The Gazette hall of fame: Mick Jagger

A microphoneMick Jagger, one of the most influential frontmen in the history of rock music, has entertained fans for more than 5 decades. He was knighted in June 2002 for services to music, having enjoyed worldwide success with the Rolling Stones.

Michael Phillip Jagger was born on 26 July 1943 in Dartford, Kent. His father was a teacher, and his mother was a hairdresser. As a child, he loved music, endlessly seeking out rock and roll on his family’s wireless. A keen singer, he was encouraged to join the local church choir. He bought his first guitar at the age of 14, and started a band called Little Boy Blue and the Blue Boys, inspired by American rhythm and blues.

A model student, Jagger was accepted into the London School of Economics (LSE), commuting to the capital from his family home. However, after a chance encounter with an old school friend, Keith Richards, on the Dartford to London line, the pair discovered a mutual love of blues music, and decided to get together to write songs and play guitar.

Formed in 1962, the Rolling Stones comprised Mick on lead vocals and harmonica, Keith Richards and Brian Jones on guitar, Bill Wyman on bass, and Charlie Watts on drums. After a few gigs, they were spotted and signed to Decca Records, a label that had missed out on signing the Beatles. By autumn 1963, Jagger had left LSE in favour of a promising musical career.

The Stones released their first album, The Rolling Stones, in 1964, and reached number 1 in 1965 with The Last Time and (I Can’t Get No) Satisfaction. These songs established the Rolling Stones' image as defiant troublemakers, which contrasted with the Beatles' more lovable image.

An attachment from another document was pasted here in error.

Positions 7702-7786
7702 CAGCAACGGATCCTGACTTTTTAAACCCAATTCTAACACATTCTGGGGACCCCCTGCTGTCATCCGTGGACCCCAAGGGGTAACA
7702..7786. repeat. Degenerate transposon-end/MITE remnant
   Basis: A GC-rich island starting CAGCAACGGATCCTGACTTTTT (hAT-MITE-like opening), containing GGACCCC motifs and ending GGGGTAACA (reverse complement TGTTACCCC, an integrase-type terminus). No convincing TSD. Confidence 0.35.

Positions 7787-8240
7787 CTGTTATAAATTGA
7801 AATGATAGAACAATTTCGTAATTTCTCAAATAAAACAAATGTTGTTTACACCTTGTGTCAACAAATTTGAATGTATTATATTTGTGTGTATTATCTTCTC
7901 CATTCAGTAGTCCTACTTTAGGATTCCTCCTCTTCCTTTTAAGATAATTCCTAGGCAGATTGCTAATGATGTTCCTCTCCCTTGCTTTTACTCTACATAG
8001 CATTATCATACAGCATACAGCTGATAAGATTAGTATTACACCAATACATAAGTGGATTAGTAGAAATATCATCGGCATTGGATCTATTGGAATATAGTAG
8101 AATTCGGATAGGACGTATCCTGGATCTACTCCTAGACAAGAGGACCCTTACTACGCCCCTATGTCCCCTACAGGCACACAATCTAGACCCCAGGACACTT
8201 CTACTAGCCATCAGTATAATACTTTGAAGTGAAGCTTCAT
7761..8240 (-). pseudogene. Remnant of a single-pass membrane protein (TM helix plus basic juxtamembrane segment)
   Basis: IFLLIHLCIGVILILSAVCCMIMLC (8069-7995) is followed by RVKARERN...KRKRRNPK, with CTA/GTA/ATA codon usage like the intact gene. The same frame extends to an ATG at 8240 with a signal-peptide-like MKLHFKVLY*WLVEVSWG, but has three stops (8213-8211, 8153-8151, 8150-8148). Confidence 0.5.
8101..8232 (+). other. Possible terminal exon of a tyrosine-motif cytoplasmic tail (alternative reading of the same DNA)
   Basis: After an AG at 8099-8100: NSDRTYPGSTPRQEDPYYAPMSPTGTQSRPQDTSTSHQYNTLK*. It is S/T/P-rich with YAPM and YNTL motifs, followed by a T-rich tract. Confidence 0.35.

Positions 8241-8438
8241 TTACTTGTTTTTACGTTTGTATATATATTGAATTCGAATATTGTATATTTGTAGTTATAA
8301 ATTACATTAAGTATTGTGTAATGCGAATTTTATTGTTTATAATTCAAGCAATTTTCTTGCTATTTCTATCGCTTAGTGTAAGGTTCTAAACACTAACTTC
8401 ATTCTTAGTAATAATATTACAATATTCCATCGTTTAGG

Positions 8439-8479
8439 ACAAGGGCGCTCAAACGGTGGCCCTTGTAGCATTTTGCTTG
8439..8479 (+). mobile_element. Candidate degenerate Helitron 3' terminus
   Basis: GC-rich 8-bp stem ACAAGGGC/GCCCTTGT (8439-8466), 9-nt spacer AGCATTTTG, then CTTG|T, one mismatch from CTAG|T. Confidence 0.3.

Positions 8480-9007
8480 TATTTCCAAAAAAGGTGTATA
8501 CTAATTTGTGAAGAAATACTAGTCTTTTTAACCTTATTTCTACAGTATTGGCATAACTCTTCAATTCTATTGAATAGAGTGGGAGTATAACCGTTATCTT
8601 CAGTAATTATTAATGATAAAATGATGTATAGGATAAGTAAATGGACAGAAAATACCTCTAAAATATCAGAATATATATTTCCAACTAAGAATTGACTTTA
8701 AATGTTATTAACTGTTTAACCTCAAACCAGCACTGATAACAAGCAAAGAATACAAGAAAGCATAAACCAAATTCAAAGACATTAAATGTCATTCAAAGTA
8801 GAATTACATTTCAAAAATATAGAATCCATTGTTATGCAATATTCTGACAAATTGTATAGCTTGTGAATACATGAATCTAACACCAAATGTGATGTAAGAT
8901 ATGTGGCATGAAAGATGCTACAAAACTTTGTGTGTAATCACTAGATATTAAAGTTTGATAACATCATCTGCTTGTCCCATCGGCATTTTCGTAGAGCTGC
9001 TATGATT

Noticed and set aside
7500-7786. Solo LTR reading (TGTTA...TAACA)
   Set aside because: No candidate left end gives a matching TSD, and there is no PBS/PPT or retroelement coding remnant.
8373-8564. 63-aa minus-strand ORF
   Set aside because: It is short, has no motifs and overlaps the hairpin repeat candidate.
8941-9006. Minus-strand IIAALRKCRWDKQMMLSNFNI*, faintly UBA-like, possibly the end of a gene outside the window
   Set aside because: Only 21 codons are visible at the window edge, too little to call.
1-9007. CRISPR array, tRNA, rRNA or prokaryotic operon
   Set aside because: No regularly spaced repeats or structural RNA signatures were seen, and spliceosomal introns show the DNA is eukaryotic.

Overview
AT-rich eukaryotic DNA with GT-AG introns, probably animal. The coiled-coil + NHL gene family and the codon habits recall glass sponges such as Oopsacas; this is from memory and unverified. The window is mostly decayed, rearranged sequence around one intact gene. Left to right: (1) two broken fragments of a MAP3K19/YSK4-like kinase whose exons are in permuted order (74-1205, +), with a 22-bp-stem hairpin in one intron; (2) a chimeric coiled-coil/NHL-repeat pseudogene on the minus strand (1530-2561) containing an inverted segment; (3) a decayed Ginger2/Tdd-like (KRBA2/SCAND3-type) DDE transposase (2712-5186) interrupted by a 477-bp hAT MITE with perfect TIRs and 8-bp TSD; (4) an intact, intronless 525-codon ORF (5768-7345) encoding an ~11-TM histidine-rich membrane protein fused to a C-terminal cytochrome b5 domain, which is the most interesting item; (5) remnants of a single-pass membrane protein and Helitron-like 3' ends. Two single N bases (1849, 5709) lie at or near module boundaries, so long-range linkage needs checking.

The 1970s saw hits with Wild Horses, Brown Sugar and Angie, as well as the introduction of the iconic lips logo. In the 1980s, a feud between Jagger and Richards about the band's musical direction almost caused a split, but they managed to patch their relationship, and had a big comeback with the album Steel Wheels in 1989. After the album was released, the band went on a major worldwide tour, including concerts held at London’s Wembley Stadium.

In 1994, the album Voodoo Lounge was released to critical acclaim, going double platinum in the US (with over 2 million sold). The Voodoo Lounge tour was the biggest tour in rock history, earning the band more than £300 million. In 2002, the band released Forty Licks, a greatest hits album, which led to a tour of North America, South America and Asia.

In 2011, Jagger was voted the 16th greatest singer of all time by Rolling Stone Magazine, and cited as being a key influence on Iggy Pop, Steven Tyler and Jack White.

Jagger has been married twice and has 7 children – Karis (1970), Jade (1971), Elizabeth (1984), James (1985), Georgia (1992), Gabriel (1997) and Lucas (1999) – and 4 grandchildren.

In the Queen’s 2002 birthday honours, Jagger was appointed a Knight Bachelor for services to music (Gazette issue 56595). The ceremony took place on 12 December 2003, and he said: “It's very nice to have honours given to you as long as you don't take it all too seriously."

Jagger’s father, Basil, and daughters, Karis and Elizabeth, were in attendance.